In gym class competitions, my skill level ranged from average to downright terrible. I was, for most of my life, among the last-picked students when selecting teams for any sport. Soccer, basketball, tennis, football, softball -ahhh, softball. This was my sport on an unforgettable day in ninth grade.
For one spectacular thirty-minute class period, I somehow channeled Babe Ruth and destroyed every pitch that came my way. It was remarkable. I was remarkable. I mattered because I produced runs. My hits drove in runners, and we wrecked the other team. The pats on the back and free-flowing accolades were water to my thirsty soul. But the best was yet to come - the next day, when I was made to feel like I actually belonged to something. We lined up as usual in the grass beside the baseball diamond. Usually, I would hang in the back, trying not to care, but this time - I was picked...first. By Ricky. An upperclassman. He had seen my monstrous slugging percentage the day before.
Two things were true at that moment in my life when I was fifteen years old. The reason I felt so great was that I brought value to the team and knew my leader and teammates wanted me around.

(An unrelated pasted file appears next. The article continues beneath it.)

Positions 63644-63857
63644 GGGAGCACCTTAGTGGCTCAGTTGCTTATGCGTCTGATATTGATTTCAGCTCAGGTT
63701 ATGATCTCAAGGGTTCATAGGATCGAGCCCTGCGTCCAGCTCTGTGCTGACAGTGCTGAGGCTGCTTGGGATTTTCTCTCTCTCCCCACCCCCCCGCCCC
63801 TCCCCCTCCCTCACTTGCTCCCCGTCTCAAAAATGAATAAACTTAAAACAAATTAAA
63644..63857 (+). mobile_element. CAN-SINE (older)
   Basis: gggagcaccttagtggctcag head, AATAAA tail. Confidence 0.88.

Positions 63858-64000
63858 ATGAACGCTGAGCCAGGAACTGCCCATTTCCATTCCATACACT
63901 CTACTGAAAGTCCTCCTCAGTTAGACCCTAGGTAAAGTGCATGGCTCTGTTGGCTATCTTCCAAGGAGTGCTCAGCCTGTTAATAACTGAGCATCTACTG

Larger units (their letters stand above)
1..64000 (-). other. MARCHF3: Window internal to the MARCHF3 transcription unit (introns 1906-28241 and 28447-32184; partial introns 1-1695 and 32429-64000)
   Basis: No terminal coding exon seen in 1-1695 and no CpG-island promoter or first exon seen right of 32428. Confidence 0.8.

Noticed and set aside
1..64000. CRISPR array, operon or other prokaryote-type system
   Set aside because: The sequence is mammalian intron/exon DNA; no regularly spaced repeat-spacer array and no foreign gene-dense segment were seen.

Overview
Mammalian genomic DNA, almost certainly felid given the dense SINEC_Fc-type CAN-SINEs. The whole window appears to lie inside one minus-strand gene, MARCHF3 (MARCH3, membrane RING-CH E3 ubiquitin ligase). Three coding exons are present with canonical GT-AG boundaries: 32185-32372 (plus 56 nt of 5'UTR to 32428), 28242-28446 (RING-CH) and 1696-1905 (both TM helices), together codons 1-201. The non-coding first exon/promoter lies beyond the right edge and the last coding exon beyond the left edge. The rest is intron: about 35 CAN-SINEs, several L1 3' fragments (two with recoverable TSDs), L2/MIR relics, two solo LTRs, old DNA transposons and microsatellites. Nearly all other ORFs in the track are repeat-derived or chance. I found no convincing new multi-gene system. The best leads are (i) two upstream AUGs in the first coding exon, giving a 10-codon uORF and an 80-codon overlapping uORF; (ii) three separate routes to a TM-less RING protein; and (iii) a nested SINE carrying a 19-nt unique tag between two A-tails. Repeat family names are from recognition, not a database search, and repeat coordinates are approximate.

I don’t share that story to point out Ricky’s leadership, but more to prove to you that what he did made me feel like I mattered and belonged. I still remember his name all these years. Organizing a group of people to win a softball game or complete a task is not easy in and of itself. However, next-level leadership is when you not only succeed at the task, but build a bridge of respect between you and your followers. If you consistently lead them into failing situations, they’ll stop following you. But If you consistently lead them without valuing and knowing them, they’ll stop respectingyou or never actually respect you in the first place.
The best leaders know how to give those that follow them what they need. They know how to make them feel that they matter and belong. When leaders meet these two needs for their followers, they will form a faithful and dedicated team.
Leadership is not about you as much as it’s about them.